day = "12",
doi = "10.1515/ijsl-2015-0022",
language = "English",
volume = "2015",
pages = "75--100",
journal = "International Journal of the Sociology of Language",
issn = "0165-2516",
number = "236",

}

RIS

TY - JOUR

T1 - Predictors of immigrants’ second-language proficiency

T2 - A Dutch study of immigrants with a low level of societal participation and second-language proficiency

AU - van Niejenhuis, Coby

AU - van der Werf, Margaretha P.C.

AU - Otten, Sabine

PY - 2015/10/12

Y1 - 2015/10/12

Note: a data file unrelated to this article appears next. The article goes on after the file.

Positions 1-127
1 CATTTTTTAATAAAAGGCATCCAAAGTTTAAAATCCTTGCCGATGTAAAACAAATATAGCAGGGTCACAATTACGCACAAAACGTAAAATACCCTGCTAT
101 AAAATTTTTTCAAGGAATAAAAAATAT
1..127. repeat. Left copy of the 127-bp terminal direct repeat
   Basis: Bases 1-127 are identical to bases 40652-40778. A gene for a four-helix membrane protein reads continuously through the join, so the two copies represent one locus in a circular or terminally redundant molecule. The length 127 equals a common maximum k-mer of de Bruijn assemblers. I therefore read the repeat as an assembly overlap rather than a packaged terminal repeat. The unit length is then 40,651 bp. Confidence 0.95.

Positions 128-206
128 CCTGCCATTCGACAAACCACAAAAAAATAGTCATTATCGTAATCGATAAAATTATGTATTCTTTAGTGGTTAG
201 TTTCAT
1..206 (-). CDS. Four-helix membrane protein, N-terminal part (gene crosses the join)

N2 - This article examines the predictors of second-language proficiency for a group that until now has hardly been investigated: immigrants who rarely participate in the host society and who have a low level of second language proficiency (sample characteristics are for example: no paid job, low educational and literacy level, high mean age and number of years since migration). In contrast with earlier research, not only self-assessments were used as indicator for second-language proficiency, but also language test scores. Results from a sample of 624 immigrants partly replicate findings from earlier studies: self-assessed second-language proficiency is higher among immigrants who have followed a language course, do voluntary work, have a high educational level, high mother-tongue proficiency, a low migration age, and a large number of years since migration. No links, however, were found between having psychological problems, gender, and migration motive and self-assessed second-language proficiency. Furthermore, some new predictors of self-assessed second-language proficiency were identified,namely similarity in alphabet between mother tongue and second language, daily interactions with natives in the public domain, and speaking the second language at home. For a subsample (N¼98) second-language proficiency was also assessed via (objective) lexicon tests. When using scores on this test as dependent variables, only years since migration turned out to be a significant predictor. Though certainly tentative, this finding indicates that different predictors of second-language proficiency may apply depending on how it has been measured.